"There's a lot of diversity," said Springer during a Wednesday conference call with reporters, discussing America's Got Talent's second season hopefuls. "Clearly there are a lot of singers, but boy, there's a whole bunch of other stuff too, from magicians to ventriloquists to jugglers... Some amazing acts frankly. I haven't seen television like this since the old variety shows. That does seem to be the magic of this show. This really is the old-time Ed Sullivan variety show, or when I was a kid, it was The Ted Mack Amateur Hour... It's really kind of neat because we don't have that on television anymore. So this really is a pure variety show and you get all kinds of acts and community involvement."
America's Got Talent 2 will debut Tuesday, June 5 at 9PM on NBC with a special two-hour premiere, and Springer will be there to take the reigns from the show's first season host, Regis Philbin. The 75-year-old New York-based Philbin reportedly decided not to return for America's Got Talent 2 due to the "heavy travel schedule" the show's Los Angeles tapings required, and Springer said he's not looking to be the second coming of Rege.
"You know Regis is the best there ever was at this business so I'm not even going to pretend I can fill his shoes," said Springer. "It would be insulting to him and foolish of me. I'm going to be what I can be as best I can be. But it's going to be me, it's not Regis. I would never pretend to have his competence."
Springer is best known for his syndicated talk show The Jerry Springer Show, which is currently airing its sixteenth season. He said there's a "tremendous difference" between appearing as the "Ringmaster" for The Jerry Springer Show and hosting America's Got Talent.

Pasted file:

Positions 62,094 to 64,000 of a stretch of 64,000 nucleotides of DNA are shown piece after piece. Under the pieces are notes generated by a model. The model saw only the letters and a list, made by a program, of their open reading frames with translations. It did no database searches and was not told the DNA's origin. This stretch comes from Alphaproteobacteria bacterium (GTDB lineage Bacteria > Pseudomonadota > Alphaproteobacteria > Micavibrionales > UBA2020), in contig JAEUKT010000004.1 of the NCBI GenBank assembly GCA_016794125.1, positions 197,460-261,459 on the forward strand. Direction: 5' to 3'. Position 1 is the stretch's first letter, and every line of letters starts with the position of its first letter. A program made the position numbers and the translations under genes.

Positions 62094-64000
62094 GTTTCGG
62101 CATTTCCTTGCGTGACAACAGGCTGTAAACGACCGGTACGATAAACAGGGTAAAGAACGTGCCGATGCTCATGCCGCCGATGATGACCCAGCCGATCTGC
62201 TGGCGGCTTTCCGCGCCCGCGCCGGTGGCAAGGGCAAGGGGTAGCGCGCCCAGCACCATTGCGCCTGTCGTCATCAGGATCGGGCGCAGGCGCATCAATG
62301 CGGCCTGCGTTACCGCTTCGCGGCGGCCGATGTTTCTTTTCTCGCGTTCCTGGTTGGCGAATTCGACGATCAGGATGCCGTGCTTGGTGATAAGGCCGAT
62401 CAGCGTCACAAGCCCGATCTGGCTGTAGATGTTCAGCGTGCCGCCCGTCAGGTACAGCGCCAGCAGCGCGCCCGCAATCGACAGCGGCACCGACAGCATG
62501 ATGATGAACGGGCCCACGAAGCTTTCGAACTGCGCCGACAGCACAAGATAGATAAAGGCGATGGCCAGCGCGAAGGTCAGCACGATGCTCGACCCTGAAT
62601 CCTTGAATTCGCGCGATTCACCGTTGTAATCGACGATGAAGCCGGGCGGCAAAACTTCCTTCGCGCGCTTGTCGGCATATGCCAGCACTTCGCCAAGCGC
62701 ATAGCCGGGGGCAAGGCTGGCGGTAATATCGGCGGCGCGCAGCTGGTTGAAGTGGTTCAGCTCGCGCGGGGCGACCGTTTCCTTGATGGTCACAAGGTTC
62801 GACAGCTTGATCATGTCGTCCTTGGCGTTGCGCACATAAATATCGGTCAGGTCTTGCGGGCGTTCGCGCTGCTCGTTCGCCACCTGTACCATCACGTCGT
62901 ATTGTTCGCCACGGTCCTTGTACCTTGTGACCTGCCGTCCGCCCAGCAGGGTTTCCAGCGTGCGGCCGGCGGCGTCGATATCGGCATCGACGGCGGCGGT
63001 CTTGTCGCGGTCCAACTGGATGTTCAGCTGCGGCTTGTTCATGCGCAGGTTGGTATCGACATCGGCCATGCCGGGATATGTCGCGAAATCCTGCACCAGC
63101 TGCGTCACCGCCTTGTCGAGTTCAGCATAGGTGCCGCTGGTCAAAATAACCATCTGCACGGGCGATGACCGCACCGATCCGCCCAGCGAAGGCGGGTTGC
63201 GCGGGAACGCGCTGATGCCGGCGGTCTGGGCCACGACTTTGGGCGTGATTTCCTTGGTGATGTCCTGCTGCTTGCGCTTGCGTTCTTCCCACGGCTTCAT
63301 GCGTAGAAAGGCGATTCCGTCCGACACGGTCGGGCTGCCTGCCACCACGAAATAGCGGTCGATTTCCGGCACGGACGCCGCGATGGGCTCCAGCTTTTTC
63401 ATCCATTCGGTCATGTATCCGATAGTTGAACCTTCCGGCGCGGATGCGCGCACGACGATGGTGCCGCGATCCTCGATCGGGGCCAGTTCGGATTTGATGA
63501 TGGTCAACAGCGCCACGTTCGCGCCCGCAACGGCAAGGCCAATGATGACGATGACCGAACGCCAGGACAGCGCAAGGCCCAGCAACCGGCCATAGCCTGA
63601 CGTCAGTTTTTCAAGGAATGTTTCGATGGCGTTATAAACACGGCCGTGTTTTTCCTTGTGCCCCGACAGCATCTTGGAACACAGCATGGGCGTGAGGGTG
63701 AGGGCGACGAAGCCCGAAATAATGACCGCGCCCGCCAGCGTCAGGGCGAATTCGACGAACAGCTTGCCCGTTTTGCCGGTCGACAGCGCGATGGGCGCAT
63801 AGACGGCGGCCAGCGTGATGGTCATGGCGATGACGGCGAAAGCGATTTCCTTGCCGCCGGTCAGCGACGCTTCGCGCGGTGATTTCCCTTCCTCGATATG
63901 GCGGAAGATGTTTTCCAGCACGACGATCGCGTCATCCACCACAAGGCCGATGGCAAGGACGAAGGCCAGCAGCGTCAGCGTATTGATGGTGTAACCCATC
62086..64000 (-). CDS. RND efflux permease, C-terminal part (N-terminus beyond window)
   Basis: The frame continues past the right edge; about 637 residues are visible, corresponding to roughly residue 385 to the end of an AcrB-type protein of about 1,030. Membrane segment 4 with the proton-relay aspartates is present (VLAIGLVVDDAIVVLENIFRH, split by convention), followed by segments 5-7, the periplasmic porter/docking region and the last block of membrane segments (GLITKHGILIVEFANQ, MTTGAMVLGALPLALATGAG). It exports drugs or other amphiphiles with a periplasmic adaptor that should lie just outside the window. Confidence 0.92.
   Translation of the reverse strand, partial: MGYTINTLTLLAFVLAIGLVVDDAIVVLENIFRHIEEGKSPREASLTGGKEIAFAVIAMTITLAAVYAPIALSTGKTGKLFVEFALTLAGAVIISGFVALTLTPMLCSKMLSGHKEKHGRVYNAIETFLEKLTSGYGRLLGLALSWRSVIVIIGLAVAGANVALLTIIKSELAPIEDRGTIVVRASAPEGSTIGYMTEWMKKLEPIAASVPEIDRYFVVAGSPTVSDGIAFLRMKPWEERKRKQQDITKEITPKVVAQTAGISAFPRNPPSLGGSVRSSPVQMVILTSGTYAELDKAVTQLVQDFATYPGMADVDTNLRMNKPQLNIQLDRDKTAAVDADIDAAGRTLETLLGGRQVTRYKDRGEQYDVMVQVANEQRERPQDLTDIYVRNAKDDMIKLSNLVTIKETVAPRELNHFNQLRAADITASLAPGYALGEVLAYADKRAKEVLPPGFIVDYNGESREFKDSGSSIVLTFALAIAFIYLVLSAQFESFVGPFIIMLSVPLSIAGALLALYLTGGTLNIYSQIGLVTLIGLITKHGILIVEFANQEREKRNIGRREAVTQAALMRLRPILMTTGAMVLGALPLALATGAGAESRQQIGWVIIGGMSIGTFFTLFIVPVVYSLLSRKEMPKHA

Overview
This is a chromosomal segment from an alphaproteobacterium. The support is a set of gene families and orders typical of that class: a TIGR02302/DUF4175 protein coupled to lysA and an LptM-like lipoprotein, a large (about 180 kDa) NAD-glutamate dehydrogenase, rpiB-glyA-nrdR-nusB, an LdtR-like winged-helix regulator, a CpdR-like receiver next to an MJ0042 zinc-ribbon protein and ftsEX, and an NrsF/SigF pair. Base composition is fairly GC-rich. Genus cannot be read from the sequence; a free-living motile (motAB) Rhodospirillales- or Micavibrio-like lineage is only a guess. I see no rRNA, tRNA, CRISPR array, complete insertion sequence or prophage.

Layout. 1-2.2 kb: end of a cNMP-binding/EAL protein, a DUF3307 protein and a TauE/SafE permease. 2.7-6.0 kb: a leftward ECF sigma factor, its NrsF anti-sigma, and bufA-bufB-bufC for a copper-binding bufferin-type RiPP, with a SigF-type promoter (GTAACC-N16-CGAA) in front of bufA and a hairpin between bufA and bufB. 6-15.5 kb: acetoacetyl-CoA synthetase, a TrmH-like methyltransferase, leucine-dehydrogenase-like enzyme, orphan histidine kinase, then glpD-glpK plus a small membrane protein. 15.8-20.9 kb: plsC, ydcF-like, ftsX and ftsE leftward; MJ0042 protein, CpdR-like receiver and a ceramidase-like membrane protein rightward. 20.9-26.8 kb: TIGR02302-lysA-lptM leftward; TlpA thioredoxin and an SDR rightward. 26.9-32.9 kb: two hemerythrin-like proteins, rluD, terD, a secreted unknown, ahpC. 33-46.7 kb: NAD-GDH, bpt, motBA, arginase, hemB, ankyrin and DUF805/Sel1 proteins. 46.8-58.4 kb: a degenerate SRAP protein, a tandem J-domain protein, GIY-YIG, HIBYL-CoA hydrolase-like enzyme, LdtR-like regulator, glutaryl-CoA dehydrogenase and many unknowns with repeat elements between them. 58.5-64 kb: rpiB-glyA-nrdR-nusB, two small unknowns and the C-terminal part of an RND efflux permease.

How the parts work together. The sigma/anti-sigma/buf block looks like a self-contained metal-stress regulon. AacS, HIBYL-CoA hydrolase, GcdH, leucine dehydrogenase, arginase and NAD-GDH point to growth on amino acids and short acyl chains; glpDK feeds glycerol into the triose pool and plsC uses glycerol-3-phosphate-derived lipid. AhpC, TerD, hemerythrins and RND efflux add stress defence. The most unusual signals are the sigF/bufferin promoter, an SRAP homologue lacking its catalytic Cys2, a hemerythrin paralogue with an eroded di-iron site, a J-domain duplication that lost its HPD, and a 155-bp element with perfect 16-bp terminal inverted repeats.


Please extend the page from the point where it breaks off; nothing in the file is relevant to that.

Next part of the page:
"I think some of [the America's Got Talent] acts are really strange," said Springer. "There were a few where I could have said, 'Wow. What a perfect guest [for The Jerry Springer Show].' But I don't know if their behavior in their regular lives would warrant an appearance on [The Jerry Springer Show]. That's probably a plus for them."
Last fall Springer also became a familiar face to reality television fans when he appeared as a celebrity two-stepper on the third season of ABC's Dancing with the Stars. After surviving six episodes of the reality competition series, he was eliminated with partner Kym Johnson.
"I guess Dancing was kind of interesting because even though I had been on television in one capacity or another for 35 years, it was the first time I was ever on television as myself," he said. "I always had a role. I was [the mayor of Cincinnati, OH], or I was a news anchor, or I was a talk-show host, but I always had a role to play. Dancing with the Stars was really the first time I was ever on a show just as me. And I think therefor people who might have thought they knew me perhaps realized that they didn't. I think that's why there was such an impact with that show. There was the unexpected... I guess it was the missed expectation of who I was."
Springer said previous television experience aside, he was chosen as the new host for America's Got Talent because "next to me everyone has talent and they liked that set-up." However he said his Dancing with the Stars journey did help him settle more comfortably into his America's Got Talent role.